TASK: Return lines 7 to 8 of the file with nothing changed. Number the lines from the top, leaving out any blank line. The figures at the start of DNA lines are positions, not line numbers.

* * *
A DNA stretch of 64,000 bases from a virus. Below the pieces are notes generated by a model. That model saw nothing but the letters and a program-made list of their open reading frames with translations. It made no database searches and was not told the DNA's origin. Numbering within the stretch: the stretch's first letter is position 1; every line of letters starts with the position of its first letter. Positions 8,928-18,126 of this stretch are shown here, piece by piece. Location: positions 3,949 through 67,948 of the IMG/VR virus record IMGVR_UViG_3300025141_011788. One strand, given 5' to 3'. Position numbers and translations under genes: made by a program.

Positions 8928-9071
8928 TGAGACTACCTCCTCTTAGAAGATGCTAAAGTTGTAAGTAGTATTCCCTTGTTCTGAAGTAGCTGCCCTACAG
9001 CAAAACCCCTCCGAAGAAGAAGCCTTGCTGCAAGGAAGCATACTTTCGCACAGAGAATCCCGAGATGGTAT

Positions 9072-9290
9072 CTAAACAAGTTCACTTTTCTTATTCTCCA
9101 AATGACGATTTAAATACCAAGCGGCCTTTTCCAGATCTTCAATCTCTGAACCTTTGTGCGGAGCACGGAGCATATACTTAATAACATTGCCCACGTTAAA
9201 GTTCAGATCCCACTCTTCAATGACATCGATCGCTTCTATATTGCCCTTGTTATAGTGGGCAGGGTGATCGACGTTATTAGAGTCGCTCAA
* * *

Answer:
9101 AATGACGATTTAAATACCAAGCGGCCTTTTCCAGATCTTCAATCTCTGAACCTTTGTGCGGAGCACGGAGCATATACTTAATAACATTGCCCACGTTAAA
9201 GTTCAGATCCCACTCTTCAATGACATCGATCGCTTCTATATTGCCCTTGTTATAGTGGGCAGGGTGATCGACGTTATTAGAGTCGCTCAA